[Source: Yahoo News/Healthday]
THURSDAY, Aug. 18 (HealthDay News) — Over the last decade, an increasing number of American children have been diagnosed with attention-deficit hyperactivity disorder (ADHD), a new government survey reveals.
Researchers from the U.S. Centers for Disease Control and Prevention found that between 2007 and 2009, an average of 9 percent of children between the ages of 5 and 17 were diagnosed with the disorder. This compared with just under 7 percent between 1998 and 2000.
The survey also indicated that previously notable racial differences in ADHD incidence rates have narrowed considerably since the turn of the millennium, with prevalence now comparable among whites, blacks and some Hispanic groups.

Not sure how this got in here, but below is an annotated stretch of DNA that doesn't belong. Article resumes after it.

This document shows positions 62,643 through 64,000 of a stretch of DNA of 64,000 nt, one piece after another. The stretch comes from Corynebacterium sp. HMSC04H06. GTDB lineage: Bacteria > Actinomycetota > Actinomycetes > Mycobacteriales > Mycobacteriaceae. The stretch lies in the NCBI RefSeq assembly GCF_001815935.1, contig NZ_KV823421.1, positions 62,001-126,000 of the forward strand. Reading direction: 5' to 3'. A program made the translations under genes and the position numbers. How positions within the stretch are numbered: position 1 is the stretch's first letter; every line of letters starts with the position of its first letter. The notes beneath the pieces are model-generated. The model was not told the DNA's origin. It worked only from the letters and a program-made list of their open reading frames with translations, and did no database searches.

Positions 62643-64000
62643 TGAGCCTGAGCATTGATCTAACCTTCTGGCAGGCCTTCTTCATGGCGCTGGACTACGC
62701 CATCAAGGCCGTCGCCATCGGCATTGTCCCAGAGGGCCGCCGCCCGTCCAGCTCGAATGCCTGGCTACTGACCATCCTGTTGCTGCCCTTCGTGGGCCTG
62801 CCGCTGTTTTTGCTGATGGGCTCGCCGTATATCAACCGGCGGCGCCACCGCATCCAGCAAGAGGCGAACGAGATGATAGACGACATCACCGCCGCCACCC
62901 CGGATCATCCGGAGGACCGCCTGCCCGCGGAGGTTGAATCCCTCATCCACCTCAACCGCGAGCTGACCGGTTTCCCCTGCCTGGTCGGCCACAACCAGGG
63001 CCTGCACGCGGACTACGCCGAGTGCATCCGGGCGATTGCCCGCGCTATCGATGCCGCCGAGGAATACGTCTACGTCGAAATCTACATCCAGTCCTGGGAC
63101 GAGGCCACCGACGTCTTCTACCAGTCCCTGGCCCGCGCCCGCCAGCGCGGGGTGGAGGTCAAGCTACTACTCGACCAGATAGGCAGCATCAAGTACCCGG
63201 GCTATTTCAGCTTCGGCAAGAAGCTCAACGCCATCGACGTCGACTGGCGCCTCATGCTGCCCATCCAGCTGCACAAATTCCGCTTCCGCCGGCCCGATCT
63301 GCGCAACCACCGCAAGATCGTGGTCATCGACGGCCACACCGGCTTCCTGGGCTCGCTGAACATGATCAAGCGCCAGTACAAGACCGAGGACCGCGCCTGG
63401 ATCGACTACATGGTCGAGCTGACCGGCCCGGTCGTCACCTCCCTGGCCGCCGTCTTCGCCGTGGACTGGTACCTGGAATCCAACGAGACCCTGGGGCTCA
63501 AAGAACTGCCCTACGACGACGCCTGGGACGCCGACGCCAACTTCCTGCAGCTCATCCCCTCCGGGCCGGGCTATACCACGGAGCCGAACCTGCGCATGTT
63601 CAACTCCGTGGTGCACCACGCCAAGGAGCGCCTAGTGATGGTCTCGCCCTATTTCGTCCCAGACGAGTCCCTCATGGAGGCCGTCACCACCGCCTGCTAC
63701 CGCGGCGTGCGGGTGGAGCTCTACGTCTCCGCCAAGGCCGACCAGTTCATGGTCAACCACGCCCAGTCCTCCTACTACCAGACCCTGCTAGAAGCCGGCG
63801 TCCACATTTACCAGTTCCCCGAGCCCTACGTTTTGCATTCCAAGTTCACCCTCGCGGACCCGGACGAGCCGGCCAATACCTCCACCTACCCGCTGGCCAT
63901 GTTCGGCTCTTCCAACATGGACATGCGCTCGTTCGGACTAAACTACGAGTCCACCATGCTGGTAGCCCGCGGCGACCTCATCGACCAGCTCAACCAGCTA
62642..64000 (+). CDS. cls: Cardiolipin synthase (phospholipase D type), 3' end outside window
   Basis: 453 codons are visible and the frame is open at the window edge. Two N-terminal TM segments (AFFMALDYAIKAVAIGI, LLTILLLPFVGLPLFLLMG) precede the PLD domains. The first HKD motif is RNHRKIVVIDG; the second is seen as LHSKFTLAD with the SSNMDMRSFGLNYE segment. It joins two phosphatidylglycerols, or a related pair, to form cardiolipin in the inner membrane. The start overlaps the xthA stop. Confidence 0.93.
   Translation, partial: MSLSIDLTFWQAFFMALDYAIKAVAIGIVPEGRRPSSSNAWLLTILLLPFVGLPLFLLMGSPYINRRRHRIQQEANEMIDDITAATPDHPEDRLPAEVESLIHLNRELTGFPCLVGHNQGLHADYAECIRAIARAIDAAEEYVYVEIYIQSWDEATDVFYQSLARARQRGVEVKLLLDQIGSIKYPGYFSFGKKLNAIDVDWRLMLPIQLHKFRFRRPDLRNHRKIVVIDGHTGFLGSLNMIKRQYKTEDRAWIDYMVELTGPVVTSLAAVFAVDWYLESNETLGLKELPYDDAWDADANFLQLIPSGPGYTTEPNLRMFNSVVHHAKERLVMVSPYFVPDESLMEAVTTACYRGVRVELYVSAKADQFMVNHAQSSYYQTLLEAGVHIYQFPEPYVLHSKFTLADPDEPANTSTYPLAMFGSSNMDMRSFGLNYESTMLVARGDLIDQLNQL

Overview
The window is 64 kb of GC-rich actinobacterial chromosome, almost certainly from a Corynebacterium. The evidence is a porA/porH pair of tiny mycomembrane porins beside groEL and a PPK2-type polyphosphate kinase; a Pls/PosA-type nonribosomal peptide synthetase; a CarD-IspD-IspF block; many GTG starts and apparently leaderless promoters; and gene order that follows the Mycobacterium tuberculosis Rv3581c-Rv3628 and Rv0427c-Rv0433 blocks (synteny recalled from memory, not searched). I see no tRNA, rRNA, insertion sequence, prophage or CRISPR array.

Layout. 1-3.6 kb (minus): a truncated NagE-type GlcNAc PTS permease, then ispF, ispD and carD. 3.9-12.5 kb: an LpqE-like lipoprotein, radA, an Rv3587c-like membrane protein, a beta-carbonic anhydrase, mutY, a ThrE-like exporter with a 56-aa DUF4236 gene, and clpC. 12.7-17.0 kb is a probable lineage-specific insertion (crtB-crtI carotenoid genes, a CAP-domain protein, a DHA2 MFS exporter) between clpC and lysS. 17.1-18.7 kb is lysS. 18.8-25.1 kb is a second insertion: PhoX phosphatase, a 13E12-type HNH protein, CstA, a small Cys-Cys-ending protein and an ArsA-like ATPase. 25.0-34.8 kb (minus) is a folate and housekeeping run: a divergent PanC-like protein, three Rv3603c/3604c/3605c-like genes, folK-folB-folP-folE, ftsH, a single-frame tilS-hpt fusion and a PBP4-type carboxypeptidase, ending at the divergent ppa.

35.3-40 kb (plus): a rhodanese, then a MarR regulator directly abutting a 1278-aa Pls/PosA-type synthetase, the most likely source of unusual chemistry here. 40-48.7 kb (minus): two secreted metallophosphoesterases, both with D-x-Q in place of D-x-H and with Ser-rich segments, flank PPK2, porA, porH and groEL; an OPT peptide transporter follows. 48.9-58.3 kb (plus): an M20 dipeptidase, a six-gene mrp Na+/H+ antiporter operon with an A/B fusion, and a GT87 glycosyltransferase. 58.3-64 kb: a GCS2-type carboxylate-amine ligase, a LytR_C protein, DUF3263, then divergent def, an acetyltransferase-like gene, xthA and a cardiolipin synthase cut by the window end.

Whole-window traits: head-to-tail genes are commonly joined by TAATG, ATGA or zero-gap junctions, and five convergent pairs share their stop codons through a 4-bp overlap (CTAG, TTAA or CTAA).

“We don’t have the data to say for certain what explains these patterns, but I would caution against concluding that what we have here is a real increase in the occurrence of this condition,” stressed study author Dr. Lara J. Akinbami, a medical officer with the National Center for Health Statistics. The findings appear in an Aug. 18 report from the agency.
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